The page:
As the coronavirus ran rampant and record jobless numbers piled up, the nation’s health insurers last week readied for a major announcement: The Trump administration was reopening Obamacare enrollment to millions of newly uninsured Americans.
It was an announcement that never came.
The White House instead rejected the prospect of allowing new sign-ups across the 38 Affordable Care Act marketplaces it controls — a decision that shocked the health care industry, triggered widespread criticism and prompted a scramble within the administration to find a new way to care for the growing population left exposed to the pandemic.
It’s also one that allowed Trump to sidestep an awkward reckoning with the Affordable Care Act, which he’s long vowed to kill, and the health care program bearing the name of his Democratic predecessor.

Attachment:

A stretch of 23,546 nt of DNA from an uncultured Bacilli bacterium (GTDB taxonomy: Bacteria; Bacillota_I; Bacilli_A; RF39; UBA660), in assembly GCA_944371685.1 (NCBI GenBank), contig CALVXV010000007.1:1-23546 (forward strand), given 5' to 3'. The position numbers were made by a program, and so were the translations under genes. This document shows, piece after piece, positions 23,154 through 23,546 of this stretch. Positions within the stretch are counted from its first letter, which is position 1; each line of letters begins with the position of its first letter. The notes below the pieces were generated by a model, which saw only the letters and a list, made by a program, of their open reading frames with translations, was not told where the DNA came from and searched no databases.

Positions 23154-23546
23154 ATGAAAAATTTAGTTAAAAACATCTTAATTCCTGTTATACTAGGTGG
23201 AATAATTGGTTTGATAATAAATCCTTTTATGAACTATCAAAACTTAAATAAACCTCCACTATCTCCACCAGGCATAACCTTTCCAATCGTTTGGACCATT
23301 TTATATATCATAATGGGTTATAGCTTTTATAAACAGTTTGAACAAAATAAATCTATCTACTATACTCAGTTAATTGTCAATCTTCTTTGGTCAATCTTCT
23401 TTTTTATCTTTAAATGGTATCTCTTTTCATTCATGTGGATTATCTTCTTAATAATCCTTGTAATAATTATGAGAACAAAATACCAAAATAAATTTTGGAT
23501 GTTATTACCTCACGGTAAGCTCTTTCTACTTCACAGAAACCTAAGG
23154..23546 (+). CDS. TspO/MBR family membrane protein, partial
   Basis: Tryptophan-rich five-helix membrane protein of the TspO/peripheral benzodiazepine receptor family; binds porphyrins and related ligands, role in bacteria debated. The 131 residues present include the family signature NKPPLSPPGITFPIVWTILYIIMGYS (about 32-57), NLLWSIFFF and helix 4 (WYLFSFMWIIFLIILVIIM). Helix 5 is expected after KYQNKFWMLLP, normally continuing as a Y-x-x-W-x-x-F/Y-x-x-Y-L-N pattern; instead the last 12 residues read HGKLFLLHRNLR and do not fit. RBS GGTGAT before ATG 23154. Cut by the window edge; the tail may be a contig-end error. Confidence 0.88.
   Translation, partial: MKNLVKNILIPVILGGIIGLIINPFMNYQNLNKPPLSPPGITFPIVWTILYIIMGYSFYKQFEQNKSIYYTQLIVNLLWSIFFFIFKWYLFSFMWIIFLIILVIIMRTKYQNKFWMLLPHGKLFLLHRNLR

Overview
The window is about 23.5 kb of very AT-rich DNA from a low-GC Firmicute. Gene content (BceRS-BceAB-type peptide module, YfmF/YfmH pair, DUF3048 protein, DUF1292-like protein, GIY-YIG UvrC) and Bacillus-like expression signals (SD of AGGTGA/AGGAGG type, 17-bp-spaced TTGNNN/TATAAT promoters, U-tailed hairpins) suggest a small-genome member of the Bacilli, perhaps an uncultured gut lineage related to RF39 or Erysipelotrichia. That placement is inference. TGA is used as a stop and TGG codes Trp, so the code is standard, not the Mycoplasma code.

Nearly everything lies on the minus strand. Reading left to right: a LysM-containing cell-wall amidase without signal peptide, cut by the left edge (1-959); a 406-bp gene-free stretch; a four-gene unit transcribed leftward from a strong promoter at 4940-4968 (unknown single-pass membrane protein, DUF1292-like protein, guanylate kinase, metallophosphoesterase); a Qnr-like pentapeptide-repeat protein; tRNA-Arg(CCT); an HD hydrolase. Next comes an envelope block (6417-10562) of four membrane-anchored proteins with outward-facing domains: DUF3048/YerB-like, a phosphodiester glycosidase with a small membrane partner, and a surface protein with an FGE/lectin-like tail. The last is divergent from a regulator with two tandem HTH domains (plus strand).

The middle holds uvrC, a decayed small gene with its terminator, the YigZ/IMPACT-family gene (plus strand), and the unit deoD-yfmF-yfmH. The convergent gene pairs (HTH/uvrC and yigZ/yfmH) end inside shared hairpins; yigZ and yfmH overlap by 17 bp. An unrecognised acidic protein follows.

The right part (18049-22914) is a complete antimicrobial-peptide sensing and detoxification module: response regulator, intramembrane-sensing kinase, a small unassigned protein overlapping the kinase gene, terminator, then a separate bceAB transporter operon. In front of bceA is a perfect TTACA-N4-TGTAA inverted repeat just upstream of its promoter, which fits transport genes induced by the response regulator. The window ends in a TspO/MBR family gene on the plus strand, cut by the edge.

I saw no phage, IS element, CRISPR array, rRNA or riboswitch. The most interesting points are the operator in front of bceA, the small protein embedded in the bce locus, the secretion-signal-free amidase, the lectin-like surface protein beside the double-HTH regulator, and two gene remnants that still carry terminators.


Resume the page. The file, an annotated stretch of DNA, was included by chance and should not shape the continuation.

The president opposed reopening the Obamacare marketplaces when presented with the option, one person familiar with the decision said — prompting the creation of an initiative that federal officials are now rushing to construct.
“You have a perfectly good answer in front of you, and instead you’re going to make another one up,” said one Republican close to the administration. “It’s purely ideological.”
On Friday, Trump touted his administration’s plan to cover uninsured patients’ coronavirus treatments by paying hospitals for their costs, on the condition that providers also not stick those people with separate charges.
“It’s a bad decision opticswise,” one administration official said in the immediate aftermath. “It politicizes people’s access to health services during a serious national health emergency.”
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